The Modoc leader, Kintpuash, led a group of his people from their reservation in Oregon back to their native homelands in California. The US government deployed nearly 600 soldiers to confront the 60 Modoc fighters. After six months of battle, the Modoc were forced to surrender, and US forces executed their tribal leader.

Warner Mountains, California

After this war, more settlers began moving into the region, creating ranches with horses, cattle and sheep. For decades, the land was overgrazed, leading to the establishment of the Modoc Forest Reserve in 1904 and the South Warner Wilderness in 1964.

The Fremont National Forest was initially protected in 1906 as the Goose Lake Forest Reserve. This forest was later administratively combined with Winema National Forest in 2002.

Major Trails & Hiking Areas

The Warner Mountains are ripe with opportunities for hiking and other outdoor recreation. Here are some of the top hiking areas to visit:

Modoc National Forest

The Modoc National Forest encompasses most of the Warner Mountains and extends to the west across northeastern California. The region's topography covers over 1.6 million acres (6,475 sq. km) and is incredibly diverse. While the Warner Mountains feature stunning peaks along the east side, sweeping valleys, volcanic plateaus, and rolling hills define various other parts of the National Forest.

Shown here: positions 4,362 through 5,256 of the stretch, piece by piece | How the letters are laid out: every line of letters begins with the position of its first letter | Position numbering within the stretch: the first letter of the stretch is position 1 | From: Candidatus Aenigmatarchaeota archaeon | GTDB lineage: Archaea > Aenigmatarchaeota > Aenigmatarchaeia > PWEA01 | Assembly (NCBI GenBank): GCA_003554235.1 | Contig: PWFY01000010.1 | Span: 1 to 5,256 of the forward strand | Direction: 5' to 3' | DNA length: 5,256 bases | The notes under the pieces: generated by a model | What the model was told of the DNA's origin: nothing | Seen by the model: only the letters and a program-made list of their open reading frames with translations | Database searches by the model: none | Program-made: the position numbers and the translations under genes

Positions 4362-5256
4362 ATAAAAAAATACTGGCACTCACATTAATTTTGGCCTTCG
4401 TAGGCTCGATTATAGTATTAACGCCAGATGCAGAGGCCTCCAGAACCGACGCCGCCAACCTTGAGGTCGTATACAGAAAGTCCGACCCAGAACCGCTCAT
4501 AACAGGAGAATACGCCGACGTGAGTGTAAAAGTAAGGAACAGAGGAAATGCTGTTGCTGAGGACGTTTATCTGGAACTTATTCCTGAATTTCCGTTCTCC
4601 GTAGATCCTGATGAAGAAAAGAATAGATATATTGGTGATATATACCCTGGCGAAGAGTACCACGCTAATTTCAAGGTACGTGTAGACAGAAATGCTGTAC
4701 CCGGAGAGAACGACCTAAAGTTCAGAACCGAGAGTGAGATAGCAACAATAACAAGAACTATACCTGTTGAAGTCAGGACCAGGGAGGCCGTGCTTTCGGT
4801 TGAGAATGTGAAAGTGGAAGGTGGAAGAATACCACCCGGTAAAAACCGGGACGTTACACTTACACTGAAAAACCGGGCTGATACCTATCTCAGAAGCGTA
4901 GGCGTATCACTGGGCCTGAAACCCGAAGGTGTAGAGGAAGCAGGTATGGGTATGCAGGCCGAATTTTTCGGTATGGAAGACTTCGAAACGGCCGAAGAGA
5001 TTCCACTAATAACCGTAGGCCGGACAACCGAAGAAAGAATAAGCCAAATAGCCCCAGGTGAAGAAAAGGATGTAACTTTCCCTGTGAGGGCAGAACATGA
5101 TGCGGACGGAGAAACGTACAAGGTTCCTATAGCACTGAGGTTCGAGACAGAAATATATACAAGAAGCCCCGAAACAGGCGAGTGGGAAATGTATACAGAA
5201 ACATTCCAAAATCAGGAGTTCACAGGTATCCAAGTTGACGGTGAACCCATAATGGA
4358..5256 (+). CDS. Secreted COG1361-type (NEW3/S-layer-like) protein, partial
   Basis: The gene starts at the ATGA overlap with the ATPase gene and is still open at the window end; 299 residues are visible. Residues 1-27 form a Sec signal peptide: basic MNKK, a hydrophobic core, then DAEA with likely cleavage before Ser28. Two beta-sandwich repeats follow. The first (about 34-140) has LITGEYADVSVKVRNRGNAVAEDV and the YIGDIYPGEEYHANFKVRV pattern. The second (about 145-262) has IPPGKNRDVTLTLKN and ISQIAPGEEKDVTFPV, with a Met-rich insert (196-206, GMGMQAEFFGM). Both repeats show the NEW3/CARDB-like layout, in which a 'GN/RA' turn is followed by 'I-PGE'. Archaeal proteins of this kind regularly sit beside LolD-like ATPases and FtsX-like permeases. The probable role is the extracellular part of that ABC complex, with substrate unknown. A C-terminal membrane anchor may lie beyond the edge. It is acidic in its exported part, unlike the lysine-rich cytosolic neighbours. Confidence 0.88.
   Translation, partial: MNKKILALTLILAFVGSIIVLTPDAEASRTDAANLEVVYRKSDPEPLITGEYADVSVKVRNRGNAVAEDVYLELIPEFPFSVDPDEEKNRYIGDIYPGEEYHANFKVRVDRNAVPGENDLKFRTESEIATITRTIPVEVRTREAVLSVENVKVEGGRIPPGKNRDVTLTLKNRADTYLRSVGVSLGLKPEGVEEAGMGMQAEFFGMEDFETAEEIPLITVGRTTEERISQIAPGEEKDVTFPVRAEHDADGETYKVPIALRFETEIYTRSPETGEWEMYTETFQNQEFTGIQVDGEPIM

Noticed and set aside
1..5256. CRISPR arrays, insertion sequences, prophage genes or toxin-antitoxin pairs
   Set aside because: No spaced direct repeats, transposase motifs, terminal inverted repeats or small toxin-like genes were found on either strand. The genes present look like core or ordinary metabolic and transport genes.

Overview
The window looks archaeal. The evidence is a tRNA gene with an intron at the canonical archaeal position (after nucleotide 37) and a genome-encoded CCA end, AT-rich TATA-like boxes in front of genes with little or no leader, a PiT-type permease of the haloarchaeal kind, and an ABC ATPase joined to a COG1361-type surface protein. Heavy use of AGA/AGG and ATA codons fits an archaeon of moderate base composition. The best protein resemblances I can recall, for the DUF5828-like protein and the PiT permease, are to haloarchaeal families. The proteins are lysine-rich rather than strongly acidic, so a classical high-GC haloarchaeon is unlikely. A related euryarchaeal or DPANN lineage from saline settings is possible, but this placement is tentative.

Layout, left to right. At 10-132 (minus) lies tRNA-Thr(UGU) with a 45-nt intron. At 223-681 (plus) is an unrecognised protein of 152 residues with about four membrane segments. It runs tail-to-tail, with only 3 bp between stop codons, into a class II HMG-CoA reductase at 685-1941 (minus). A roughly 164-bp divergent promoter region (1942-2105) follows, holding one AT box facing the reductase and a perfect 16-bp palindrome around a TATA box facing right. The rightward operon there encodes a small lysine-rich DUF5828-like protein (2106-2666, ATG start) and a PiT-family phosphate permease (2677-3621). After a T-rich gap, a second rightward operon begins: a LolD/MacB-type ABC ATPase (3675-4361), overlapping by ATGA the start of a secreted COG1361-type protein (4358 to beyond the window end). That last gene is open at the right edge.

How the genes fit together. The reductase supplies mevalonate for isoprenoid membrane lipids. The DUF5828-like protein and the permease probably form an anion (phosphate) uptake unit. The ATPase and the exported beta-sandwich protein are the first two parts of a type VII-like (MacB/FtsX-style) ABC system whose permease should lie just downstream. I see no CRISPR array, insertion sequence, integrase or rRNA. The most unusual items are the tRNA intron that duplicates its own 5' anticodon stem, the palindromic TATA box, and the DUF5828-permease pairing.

Some notable sights include the Medicine Lake Highlands, featuring over 200 miles (322 km) of craters, lava tubes, and lava flows. Hikers can explore the various lakes and forests, as well as the scenic Pit River.

Modoc NF, Warner Mountains, California

South Warner Wilderness

The South Warner Wilderness lies within the Modoc National Forest, marking the southern edge of the Warner Mountains. Here, hikers will find the range’s tallest peaks. This wilderness spans roughly 70,000 acres (283 sq km) and features 79 miles (127 km) of hiking trails.

Hikers can enjoy the sweeping views over Surprise Valley and cool off in one of the many alpine lakes. Notable hikes include Pepperdine to Patterson Lake, Pine Creek Trail, Clear Lake Trail, and Milk Peak Trail. This wilderness offers the most stunning vistas in the entire range.